The emergence of the COVID-19 vaccine is both promising and exciting. However, the limited data on the vaccine’s impact on women in their childbearing years is leaving many wondering if they should get it (and when), or wait until more data is available.
The World Health Organization (WHO) recommends that pregnant and breastfeeding women avoid getting the vaccine until more research is done. The one exception to this is if the pregnant or breastfeeding woman has “an unavoidable risk high of exposure.” Breastfeeding women who get the vaccine are not recommended to stop breastfeeding.
WHO also recommends that women who get the vaccine wait to become pregnant until at least 2-3 months after their final dose. Again, this is because of the lack of research on the vaccine’s impact on human fertility.
Our U.S. government is leaving the decision up to the woman.
Here are the current recommendations for women who are trying to conceive, are currently pregnant or are breastfeeding.
The CDC and The American College of Obstetricians and Gynecologists (ACOG) both state the following (summarized from their websites):
- Vaccine trials have not been conducted on pregnant or breastfeeding women (they are planned, however, and we will hopefully have more data by the time the vaccine becomes more readily available to the masses)
- Trials conducted on animals have indicated no adverse outcomes related to fertility and/or pregnancy
- Previous experience with similar types of vaccines would indicate that there is little to no risk of receiving the COVID-19 vaccine during any of the states mentioned above
- The vaccine does not contain the live virus, meaning there is no risk of you or your baby contracting the virus from the vaccine
Continue reading for more info specifically for pregnant or breastfeeding women:
It is recommended that you have a discussion with your medical provider about whether (or when) you should get the vaccine.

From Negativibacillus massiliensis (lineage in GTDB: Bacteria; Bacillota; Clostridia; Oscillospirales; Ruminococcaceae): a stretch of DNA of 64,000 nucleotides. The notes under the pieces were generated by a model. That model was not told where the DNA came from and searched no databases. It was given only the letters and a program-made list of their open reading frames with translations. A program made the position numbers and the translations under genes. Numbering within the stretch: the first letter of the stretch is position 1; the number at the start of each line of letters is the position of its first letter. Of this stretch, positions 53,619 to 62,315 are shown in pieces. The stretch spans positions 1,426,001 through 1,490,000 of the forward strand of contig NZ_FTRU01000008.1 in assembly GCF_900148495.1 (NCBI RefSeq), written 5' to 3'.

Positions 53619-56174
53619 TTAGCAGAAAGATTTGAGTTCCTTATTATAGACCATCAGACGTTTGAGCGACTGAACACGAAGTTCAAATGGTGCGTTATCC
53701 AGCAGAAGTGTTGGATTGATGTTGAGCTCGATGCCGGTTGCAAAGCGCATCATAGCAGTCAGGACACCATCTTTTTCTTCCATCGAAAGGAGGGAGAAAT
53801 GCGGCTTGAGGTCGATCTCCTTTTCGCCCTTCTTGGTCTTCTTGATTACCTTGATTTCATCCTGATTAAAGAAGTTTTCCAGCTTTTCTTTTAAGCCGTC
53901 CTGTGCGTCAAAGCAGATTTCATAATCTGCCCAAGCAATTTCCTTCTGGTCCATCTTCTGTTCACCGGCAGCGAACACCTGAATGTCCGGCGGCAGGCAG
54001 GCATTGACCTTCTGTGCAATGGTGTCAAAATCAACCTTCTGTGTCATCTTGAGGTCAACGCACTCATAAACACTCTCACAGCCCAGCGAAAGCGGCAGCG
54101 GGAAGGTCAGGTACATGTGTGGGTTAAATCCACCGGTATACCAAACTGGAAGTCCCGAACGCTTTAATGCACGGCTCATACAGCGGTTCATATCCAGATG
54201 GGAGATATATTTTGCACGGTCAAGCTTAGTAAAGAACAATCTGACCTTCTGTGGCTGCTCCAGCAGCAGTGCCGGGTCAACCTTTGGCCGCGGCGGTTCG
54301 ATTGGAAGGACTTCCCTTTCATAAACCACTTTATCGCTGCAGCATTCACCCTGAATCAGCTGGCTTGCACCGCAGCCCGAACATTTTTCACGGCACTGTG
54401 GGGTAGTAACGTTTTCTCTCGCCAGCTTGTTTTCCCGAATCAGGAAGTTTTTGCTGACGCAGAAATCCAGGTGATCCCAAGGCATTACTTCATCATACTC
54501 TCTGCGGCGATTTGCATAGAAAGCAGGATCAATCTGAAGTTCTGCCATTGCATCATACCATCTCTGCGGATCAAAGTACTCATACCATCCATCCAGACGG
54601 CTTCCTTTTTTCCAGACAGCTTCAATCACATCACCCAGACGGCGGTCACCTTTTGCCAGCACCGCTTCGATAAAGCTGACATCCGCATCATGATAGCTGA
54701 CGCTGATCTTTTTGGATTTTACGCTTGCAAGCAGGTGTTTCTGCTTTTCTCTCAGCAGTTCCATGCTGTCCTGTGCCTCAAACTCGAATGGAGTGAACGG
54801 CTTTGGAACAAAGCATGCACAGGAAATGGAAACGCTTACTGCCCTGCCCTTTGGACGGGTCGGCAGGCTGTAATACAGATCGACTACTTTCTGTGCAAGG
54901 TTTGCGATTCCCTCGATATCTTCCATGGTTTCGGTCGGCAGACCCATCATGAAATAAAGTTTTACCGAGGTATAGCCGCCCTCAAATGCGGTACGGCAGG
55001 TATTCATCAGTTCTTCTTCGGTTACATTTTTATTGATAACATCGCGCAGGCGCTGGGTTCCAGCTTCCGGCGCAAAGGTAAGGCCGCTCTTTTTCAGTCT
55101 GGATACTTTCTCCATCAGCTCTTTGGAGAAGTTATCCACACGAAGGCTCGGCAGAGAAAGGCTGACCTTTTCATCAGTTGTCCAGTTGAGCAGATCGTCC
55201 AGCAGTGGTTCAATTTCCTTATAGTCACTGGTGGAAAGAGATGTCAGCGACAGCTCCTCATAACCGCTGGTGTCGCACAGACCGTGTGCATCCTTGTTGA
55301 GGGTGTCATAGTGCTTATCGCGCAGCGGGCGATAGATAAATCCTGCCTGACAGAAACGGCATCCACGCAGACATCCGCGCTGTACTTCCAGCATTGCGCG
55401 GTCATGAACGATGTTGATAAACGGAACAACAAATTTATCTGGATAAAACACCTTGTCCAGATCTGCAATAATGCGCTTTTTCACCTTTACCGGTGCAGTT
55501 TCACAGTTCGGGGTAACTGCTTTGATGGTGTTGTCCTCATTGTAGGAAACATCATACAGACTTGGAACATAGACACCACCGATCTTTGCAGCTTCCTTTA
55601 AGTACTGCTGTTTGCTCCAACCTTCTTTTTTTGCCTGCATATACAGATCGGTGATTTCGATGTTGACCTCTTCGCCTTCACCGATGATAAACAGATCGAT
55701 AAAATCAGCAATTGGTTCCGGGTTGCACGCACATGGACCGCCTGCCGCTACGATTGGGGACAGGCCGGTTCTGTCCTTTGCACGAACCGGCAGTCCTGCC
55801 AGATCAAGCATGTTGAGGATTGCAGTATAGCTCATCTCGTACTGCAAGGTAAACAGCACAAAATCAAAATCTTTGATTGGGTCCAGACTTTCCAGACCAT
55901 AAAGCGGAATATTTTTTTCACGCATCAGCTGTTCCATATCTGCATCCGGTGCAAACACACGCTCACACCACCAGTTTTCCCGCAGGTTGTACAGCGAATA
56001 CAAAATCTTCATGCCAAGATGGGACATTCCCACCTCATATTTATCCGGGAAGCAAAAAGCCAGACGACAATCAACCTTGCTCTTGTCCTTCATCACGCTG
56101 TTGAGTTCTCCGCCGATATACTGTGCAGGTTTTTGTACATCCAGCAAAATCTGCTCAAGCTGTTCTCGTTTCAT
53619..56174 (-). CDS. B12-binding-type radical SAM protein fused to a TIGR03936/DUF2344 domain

For example, if you have a low-risk pregnancy, work from home/stay home, have no underlying conditions and practice social distancing and mask-wearing, you may decide you wish to defer the vaccine.
If you are pregnant and a frontline healthcare worker, working on-site, have an underlying condition and/or a high-risk pregnancy, you may decide to get the vaccine while pregnant.
There are many other scenarios as well and your medical provider can help you make the one that’s best for you and your baby.
The mRNA vaccine does not alter DNA or cause genetic changes. In addition, it is thought that there is little risk of the vaccination crossing the placenta, however, until further studies can be done, this cannot be confirmed.
There is potentially a benefit from receiving the vaccine, which is that the antibodies created in your body in response to the vaccine would cross the placenta and also protect your unborn baby. Again, we will hopefully have better data to confirm this in the coming months!
Similar to pregnancy, it’s advised to discuss the potential benefits and risks of getting the vaccine as it relates to breastfeeding and impact on your child with your medical provider.
Based on data from other similar vaccines, it is believed that the COVID-19 vaccine poses little risk to lactation outcomes and/or the nursing child. It is also believed that women do not need to stop breastfeeding if they get the vaccine. But, unfortunately, until more research is done, we do not have definite answers on the potential risks or outcomes.
Here is a helpful excerpt from the Academy of Breastfeeding Medicine vaccine statement:
“These conversations are challenging, because the Pfizer/BioNtech vaccine trial excluded lactating individuals. As a result, there are no clinical data regarding the safety of this vaccine in nursing mothers. However, there is little biological plausibility that the vaccine will cause harm, and antibodies to SARS-CoV-2 in milk may protect the breastfeeding child…During lactation, it is unlikely that the vaccine lipid would enter the blood stream and reach breast tissue. If it does, it is even less likely that either the intact nanoparticle or mRNA transfer into milk. In the unlikely event that mRNA is present in milk, it would be expected to be digested by the child and would be unlikely to have any biological effects.”
The decision to get the vaccine is ultimately up to you. You should consider your specific environment, exposure risks and personal health when deciding if or when you’ll receive the vaccine.
This information is not intended to be medical advice. Sources for the information shared have been provided in this article. You should consult your medical provider if you are unsure on whether you should get the COVID-19 vaccine.